The ringleaders were later transported to Australia.(See also Rebecca Riots.) A typical 'Swing' letter. The Casual Poor (usually known just as "Casuals") were those to which a workhouse gave temporary accommodation for one or two nights.Workhouses were amongst the rioters' targets — on 22nd November, a mob assailed the Selborne parish workhouse, turned out the occupants, burned or smashed the fittings and furniture, and pulled off the roof.The following day, an even larger mob, including the Selborne rioters, did the same to the workhouse at nearby Headley.Later used more generally as an informal term for a paupers' or famine graveyard, especially associated with workhouse burial grounds.In recent years, there has been a growing campaign to protect bully's acre sites from redevelopment.An establishment, usually funded by a charitable endowment, providing free or subsidised accommodation for the elderly poor of good character, and typically constructed as a row of small self-contained cottages.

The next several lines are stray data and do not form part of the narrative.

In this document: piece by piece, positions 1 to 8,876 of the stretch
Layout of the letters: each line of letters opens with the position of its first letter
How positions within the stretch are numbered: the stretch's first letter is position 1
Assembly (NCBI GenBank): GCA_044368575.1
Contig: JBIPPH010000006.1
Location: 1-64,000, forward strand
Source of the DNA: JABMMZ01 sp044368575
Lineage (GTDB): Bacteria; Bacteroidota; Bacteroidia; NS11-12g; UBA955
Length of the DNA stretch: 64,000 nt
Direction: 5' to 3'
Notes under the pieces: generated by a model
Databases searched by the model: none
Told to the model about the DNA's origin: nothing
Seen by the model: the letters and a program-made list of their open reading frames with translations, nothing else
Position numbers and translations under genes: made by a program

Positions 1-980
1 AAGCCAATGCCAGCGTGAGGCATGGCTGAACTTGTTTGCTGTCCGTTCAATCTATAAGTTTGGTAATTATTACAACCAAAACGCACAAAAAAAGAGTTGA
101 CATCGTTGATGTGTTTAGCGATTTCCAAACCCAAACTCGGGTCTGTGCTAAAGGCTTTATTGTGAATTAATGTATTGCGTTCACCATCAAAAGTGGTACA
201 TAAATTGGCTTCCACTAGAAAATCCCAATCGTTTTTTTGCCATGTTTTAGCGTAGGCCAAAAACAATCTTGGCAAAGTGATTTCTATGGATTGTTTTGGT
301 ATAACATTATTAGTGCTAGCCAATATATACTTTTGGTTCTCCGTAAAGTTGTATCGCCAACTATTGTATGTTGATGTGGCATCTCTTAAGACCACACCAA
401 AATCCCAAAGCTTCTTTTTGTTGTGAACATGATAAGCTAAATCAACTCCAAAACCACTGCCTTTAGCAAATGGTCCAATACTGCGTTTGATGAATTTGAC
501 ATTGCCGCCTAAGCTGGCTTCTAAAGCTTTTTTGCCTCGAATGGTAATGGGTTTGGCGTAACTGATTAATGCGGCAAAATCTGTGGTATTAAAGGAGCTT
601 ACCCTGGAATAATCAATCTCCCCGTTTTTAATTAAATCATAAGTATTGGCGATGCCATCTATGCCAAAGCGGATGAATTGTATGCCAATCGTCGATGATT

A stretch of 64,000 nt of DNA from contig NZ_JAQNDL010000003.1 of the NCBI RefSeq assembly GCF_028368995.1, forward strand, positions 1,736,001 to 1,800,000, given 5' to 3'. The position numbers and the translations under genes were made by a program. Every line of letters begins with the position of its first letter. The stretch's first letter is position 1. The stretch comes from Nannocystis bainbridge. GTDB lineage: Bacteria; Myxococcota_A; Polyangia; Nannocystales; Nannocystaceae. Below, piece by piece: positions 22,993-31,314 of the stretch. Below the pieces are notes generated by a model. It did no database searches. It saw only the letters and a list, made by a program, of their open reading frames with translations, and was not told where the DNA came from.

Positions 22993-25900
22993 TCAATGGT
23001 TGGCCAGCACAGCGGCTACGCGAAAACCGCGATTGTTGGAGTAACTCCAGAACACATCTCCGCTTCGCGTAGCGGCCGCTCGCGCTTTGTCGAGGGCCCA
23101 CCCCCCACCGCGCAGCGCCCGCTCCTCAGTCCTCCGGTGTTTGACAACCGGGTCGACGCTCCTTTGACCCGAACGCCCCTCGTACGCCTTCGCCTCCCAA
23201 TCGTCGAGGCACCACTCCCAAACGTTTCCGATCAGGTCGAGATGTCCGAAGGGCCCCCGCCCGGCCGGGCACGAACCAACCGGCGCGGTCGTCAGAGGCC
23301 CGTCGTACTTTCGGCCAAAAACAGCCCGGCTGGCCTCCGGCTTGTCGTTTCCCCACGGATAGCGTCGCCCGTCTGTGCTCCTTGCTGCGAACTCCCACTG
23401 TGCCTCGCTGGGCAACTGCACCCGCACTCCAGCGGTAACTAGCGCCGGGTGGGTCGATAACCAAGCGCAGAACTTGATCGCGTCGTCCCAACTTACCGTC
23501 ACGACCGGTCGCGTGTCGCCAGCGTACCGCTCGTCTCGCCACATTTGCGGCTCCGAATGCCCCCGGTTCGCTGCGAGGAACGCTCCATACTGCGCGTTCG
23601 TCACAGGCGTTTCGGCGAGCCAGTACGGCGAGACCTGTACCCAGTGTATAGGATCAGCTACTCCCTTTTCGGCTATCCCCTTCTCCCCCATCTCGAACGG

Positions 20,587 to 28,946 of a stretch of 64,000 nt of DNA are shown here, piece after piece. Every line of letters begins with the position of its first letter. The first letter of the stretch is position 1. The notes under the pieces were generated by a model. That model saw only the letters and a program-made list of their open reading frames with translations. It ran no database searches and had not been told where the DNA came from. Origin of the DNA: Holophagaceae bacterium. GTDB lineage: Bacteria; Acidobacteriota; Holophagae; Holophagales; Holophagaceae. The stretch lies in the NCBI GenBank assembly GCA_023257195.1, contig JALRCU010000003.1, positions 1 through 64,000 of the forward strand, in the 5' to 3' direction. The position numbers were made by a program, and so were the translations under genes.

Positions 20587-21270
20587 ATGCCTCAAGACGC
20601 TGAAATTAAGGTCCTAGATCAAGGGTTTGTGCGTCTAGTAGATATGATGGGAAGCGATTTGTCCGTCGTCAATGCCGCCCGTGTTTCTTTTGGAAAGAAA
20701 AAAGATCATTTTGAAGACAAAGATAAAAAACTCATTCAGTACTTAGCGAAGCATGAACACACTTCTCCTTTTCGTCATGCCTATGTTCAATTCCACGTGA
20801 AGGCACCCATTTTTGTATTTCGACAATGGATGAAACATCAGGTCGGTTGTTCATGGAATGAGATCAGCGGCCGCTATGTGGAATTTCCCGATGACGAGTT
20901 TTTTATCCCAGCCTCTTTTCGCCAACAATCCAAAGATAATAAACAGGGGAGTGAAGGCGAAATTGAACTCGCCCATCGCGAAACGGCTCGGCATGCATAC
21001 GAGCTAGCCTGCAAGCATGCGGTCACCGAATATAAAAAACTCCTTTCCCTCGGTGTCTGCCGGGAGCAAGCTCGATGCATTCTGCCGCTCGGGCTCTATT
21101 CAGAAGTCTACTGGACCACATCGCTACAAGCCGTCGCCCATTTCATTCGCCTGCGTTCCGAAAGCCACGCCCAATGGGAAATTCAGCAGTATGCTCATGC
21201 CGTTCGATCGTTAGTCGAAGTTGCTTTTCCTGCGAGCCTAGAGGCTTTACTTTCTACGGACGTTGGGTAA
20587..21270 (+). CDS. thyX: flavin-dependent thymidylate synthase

However, it gradually spread, particularly when it was found that the goods produced were saleable and made the scheme self-financing. Originally the graveyard adjoining the Royal Hospital in Dublin, where no payment of fees was exacted.In addition, local magistrates could act as ex officio Guardians.The Board met at a fixed time either weekly or fortnightly, usually in a board-room at the workhouse.Ex officio members of a union's Board of Guardians were people, usually local Justices of the Peace, who were entitled to a seat on their local Board without needing to be elected.An establishment originally offering a wide range of care, not only medical but also non-medical provision such as shelter and food, the education of children, and sanctuary for those incapacitated by old age or chronic infirmity.Groups or "families" of pauper children lived in 'villages' of purpose-built houses often set along a street or around a green.Each house would have a house 'parent' looking after twenty or thirty children.The dietary specified the food to be served to each class of inmate (male/female, adult/children etc.) for each meal of the week, often including the exact amount to be provided. A small outbuilding, room, or room-fitting used as a toilet, where dry earth is used to cover and deodorise deposits.After 1834, the Poor Law Commissioners devised a set of six slightly different standard dietaries from which each union could select the one it preferred, based on the local availability of various foodstuffs. (See also Privy, Water Closet, Water Closet, Lavatory, Laundry.) Diagram of an earth-closet. Ex officio is a Latin phrase meaning "by virtue of one's office".Casuals were housed in a separate area of the workhouse, usually near the entrance, known as the casual ward.A smaller room in a school used for accommodating infants, or where a lesson was given to a particular class or group of pupils.